Joy and Giddiness: Getafe and the General Brilliance of Barça

Another day, another guest post from Isaiah. When it rains, it pours. You can find him on Twitter as @rockofthune.

There’s no space, I think. There’s no space, I repeat, maybe out loud, maybe still in my head. I’m not sure. There’s no spa—and the ball is wedged in like some spherical needle, finding that miniscule void that I swear wasn’t there, but I guess I just didn’t see it. And then on on replays I swear never it existed. What is this unfathomable magic?

I’ve played this silly game of ours for a few years now; nothing special, just a bunch of intramural seasons, a few glorified intramural matches after graduating, and and a lot of pick up. Most of my teammates were and are far better than I am. I learn a lot from them, including how to understand spacing, how to see passing lanes, and which bars are the best for post game drinks. I’m routinely envious of footskills, which I have few of, always jealous of the ambidextrous, and constantly bamboozled when I’m stuck on defense. So I’m no stranger to just closing my eyes and thinking “talent” whenever something magnificent happens on the field.

And yet—there was no space. This is the joy and the wonder that this game and this team, my team, our team, can evoke. I remember the absolute glee that came with witnessing Ronaldinho’s standing toe poke against Chelsea, the stares I gave the TV when Messi made the supernatural look simple, or the giddy sputtering when, more recently, Iniesta being a kind grandpa to PSG: “Lovely afternoon, fellow footballers, how about I just mosey on over here with the ball? Oh! Cheeky monkey! Stop trying to take the ball from me, though I admire your efforts, they appear to be real. Anyone care for a casual pass and goal? Take care, everyone, I hope you have a lovely evening, especially you, Mr. Luiz, though I recommend you work on your positioning.

From Rivaldo to Ronaldinho to Messi (with a fair few others mixed in), I’ve watched a surprising number of goals that made the hairs on my neck stand on end. That’s quite a thing, really, to experience on a regular basis. There are goals like the Iniestazo or anything against Madrid that are more guttural, more like primal screams than celebrations, more like vocalized manifestations of the bitter fear that has fallen out of my fandom. Instead, these goals, the ones that are sometimes mundane, or sometimes brilliant, bring joy. The kind that’s a smile and a high five; the kind where, if you’re alone on your couch watching a stream at odd hours, you just sit back and look away from the screen after you’ve seen it, like “wow, hi world out there, you missed that.” A secret smile to yourself that comes back from time to time when you’re in a boring meeting, on the subway, or in the 60th minute of basically every Barça game ever when there’s that crazy lull and you’re trying to wile away the time until the squad wakes up again.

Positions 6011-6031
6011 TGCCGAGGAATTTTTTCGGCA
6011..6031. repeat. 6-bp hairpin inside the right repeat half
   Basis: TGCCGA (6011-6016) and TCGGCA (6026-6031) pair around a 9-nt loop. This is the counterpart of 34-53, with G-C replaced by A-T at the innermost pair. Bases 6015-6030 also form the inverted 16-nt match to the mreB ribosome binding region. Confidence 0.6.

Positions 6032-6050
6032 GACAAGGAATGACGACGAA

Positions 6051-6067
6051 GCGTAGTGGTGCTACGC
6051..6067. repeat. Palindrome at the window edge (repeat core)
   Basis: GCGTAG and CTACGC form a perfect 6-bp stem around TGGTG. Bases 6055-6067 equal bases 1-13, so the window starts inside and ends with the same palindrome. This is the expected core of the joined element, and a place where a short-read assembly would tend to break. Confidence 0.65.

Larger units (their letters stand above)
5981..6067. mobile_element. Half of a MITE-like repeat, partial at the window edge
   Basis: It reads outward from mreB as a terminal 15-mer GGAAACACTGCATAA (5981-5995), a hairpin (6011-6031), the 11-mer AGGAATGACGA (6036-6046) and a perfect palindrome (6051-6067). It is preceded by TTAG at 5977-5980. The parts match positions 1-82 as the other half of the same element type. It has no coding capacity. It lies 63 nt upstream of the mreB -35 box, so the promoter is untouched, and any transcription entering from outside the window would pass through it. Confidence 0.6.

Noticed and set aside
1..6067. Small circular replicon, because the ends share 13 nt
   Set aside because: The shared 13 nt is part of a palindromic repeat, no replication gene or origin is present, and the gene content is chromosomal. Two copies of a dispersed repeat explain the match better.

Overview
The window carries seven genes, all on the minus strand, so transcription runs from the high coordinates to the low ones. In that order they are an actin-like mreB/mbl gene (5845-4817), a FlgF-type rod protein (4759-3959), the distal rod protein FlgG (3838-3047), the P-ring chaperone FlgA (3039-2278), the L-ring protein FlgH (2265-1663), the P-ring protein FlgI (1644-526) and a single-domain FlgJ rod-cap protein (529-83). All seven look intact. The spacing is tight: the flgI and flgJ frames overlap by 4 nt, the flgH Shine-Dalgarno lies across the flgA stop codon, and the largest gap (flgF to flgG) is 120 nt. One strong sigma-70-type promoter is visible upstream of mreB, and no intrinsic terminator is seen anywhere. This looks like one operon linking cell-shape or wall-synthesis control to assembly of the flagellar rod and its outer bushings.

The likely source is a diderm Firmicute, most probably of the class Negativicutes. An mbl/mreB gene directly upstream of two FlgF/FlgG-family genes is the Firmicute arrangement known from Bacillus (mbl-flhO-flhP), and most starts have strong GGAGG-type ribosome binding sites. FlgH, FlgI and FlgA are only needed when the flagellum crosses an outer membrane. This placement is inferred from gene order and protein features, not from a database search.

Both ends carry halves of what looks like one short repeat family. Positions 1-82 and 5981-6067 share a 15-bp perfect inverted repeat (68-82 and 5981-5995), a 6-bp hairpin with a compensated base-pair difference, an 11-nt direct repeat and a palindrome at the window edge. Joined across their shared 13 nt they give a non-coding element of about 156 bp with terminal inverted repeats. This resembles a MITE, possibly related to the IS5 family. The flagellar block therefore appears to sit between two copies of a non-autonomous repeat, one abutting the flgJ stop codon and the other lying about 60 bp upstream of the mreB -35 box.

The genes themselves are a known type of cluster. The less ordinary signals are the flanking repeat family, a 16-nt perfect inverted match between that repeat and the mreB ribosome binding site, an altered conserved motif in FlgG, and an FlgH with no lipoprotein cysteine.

I have a routine now, with games. If it’s late and my daughter is asleep, I have to be quiet, which is hard when a goal rips the “WOOOO” right out of my throat, but generally, I just wiggle in my seat and pump my arms and my wife extends a hand for as many high fives as are necessary to get me through my fit of happiness. The first PSG knockout match had about a thousand. And then there was Getafe.

Oh my.

I was interested in the tactics, the formations, the general game for just under 9 minutes. Then Bartra stepped up, fired a sizzling pass to Suarez, and that was that for the game. Whatever we think about how games develop, if there was a narrative to that game, it wasn’t “another final” like Sport continues to call everything from actual matches to tweets about the latest Barça gear on offer. There was no pressure on display, no relief at the first goal, which was taken with such nonchalance that I thought for a moment that maybe the whistle had gone and he hadn’t really hit it. Or that the “panenka” I was watching was at least far less dramatic than El Loco Abreu’s match winner against Ghana. I giggled, which I’m not accustomed to doing at penalties. I pumped my fist afterwards, sure, but that doesn’t erase the existence of that primary reaction.